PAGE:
At sea, a lot of things go by various monikers. As we saw on Monday, a rope can be a cable or a hawser as well. In today’s case, tom does a lot of duty away from land. It might designate items familiar to landsmen, like an axe or a drum, or it may go quite a bit further out. Let’s take a look, shall we?
The two most recognizable uses of the root tom at sea are in the tomahawk and the tom-tom. The first is of course the long-handled axe made familiar to Europeans through contact with Native North Americans. While the boarding axe never lost favor aboard ship, the balance of the tomahawk made it ideal for throwing and so it was used by seamen in engagements. The tom-tom is of course the palm drum frequently found among South Sea islanders and in the Indian sub-continent of Asia. Though frequently thought of as a Native American instrument, and thus categorized by old Westerns, it was in fact an Eastern creation. The tom-tom became familiar to sailors visiting India where it was used to alert crowds to public pronouncements or entertainments like snake charmers.
A tompion, or tompkin, is a circular piece of wood resembling a bottle stopper that is used to stop the muzzle of a pistol, gun or even a cannon. The tompion is placed in the barrel and then surrounded by putty, tallow or some similar substance. This process keeps sea water and mist out of the gun, slowing the accumulation of rust. A tompion can also refer to the stopper fitted between the powder and the shell of a mortar. There is some debate among linguists whether or not our modern word “tampon”, which did not come into common use until the 20th century, is a corruption of the word tompion.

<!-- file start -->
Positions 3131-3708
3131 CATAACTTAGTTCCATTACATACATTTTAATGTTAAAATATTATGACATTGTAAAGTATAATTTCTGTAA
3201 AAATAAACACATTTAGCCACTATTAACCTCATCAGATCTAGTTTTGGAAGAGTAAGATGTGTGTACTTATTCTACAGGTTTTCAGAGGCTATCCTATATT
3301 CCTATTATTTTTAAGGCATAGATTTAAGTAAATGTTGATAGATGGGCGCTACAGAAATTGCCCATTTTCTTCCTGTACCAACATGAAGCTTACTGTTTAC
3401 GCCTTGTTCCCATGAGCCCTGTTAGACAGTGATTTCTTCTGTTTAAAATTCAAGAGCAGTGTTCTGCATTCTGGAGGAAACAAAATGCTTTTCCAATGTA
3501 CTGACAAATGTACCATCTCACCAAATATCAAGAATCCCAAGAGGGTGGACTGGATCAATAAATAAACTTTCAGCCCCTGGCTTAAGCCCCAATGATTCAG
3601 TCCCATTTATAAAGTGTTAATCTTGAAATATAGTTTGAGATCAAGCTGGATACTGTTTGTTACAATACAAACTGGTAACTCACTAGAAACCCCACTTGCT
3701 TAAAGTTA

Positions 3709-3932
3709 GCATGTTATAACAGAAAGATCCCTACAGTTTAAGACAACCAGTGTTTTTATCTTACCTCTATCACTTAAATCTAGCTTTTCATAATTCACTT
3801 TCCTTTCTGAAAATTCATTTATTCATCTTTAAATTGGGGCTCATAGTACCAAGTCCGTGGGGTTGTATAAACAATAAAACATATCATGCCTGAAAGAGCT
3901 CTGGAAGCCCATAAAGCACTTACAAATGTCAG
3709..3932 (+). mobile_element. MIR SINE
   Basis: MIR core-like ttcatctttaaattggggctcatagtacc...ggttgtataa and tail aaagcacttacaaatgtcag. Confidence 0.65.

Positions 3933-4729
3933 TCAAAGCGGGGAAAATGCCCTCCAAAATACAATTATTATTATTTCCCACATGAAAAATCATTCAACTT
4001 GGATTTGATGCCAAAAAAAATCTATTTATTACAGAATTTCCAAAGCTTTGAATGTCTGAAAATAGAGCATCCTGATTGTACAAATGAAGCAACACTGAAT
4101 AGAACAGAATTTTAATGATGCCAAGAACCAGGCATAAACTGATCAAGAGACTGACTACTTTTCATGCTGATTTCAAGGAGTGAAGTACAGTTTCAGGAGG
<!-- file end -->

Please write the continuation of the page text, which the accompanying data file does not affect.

Tom is an affectionate name for a favorite gun, usually found on the bow or quarterdeck and of nine to twelve pounds. These guns are also referred to as chasers. A long tom is, not surprisingly, the same type of cannon with a longer barrel.
A tommy cod is a small variety of that fish seen along the Atlantic coast of Canada in the winter months and sometimes called a frost-fish. A Tom Norrie is a British sailors’ term for the puffin, those black and white Arctic birds with surprisingly colorful beaks.
When it comes to sailor-speak, tom really shines in descriptive language that seems to refer to an actual person. Tom Astoner is a name for a dashing or unusually attractive man, “astoner” coming either from the word astound or the colloquial “astony”, to terrify. Tom Pepper was, according to superstitions of the sea, a man who was kicked out of Hell for telling nothing but lies. Thus, a liar is branded Tom Pepper. Tom Cox’s traverse may refer to going up on hatchway and down another or it may point to someone who is all talk but has nothing worthwhile to offer. “That’s Tom Cox’s traverse if he’s ever seen a fighting action.”
And that, dear Brethren, is all for today. Happy Saturday to ye and yer crew.
Header: Tom Norries in conversation